This story is from the category The Brain
Date posted: 16/05/2005
Rather than simply manipulating device, their brain incorporates it as a normal appendage.
The research stems from the original work led by Miguel Nicolelis at the Duke University Center for Neuroengineering in Durham, North Carolina.
For the new study, Mikhail Lebedev in Nicolelis's laboratory analyzed a mass of brain data that emerged from experiments that the researchers conducted in 2003.
"After these experiments, a major question remained about how the animals' brains adapted," says Nicolelis. "Mikhail analyzed very carefully what happens functionally to the brain cells and the brain cell ensembles in multiple brain areas during this transition, basically we were able to show clearly that a large percentage of the neurons become more 'entrained'?that is, their firing becomes more correlated to the operation of the robot arm than to the animal's own arm."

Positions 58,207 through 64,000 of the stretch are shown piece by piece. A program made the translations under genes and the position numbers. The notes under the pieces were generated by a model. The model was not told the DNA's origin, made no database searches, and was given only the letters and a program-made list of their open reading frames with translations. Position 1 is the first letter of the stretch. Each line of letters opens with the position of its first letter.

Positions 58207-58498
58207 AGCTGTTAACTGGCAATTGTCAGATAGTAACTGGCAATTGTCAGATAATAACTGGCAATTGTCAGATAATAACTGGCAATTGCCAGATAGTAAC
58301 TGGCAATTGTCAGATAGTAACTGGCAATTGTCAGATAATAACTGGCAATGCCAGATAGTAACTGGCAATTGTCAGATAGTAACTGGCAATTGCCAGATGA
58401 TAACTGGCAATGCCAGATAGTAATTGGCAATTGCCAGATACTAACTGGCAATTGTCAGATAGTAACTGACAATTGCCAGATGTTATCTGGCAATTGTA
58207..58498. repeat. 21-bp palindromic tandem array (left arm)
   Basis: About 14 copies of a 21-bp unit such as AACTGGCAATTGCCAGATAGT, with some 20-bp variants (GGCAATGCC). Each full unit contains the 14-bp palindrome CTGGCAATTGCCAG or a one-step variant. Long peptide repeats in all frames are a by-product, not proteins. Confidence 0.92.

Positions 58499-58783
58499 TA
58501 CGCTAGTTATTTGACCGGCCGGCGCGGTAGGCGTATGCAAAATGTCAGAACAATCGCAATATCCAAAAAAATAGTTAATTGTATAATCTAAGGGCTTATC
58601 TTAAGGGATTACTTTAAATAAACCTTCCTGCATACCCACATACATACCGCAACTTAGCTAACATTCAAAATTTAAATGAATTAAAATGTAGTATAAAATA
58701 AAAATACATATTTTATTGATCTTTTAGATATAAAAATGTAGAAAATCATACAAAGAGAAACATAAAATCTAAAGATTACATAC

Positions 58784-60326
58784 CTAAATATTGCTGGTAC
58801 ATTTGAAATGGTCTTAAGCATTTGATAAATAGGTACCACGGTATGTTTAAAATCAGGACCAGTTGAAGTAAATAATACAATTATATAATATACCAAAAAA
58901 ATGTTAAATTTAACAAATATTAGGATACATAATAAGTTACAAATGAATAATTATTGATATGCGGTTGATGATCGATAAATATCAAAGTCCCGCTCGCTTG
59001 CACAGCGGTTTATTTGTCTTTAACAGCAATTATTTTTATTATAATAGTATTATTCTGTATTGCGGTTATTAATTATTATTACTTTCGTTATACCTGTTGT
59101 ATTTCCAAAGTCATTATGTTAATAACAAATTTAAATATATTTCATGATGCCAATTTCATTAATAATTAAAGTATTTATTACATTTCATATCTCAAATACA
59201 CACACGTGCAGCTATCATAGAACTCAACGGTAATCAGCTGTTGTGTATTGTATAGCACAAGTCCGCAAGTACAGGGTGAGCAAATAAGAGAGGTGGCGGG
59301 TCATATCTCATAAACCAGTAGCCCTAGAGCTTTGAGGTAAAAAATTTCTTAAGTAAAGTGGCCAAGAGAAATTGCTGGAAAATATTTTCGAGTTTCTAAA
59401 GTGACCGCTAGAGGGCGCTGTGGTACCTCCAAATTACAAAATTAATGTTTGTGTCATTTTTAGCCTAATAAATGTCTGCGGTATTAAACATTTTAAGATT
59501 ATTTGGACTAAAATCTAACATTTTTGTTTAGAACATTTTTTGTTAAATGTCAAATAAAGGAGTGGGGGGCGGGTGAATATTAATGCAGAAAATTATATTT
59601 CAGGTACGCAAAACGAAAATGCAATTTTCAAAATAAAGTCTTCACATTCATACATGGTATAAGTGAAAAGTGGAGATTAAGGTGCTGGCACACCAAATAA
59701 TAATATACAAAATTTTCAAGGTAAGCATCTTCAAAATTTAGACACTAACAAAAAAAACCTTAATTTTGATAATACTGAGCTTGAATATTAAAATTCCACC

If this is indeed so, it means that the brain will adapt itself to using a virtual limb, as thou it was born with that capacity, using it as naturally as any other.
The implications for virtual, and augmented environments are of course enormous.
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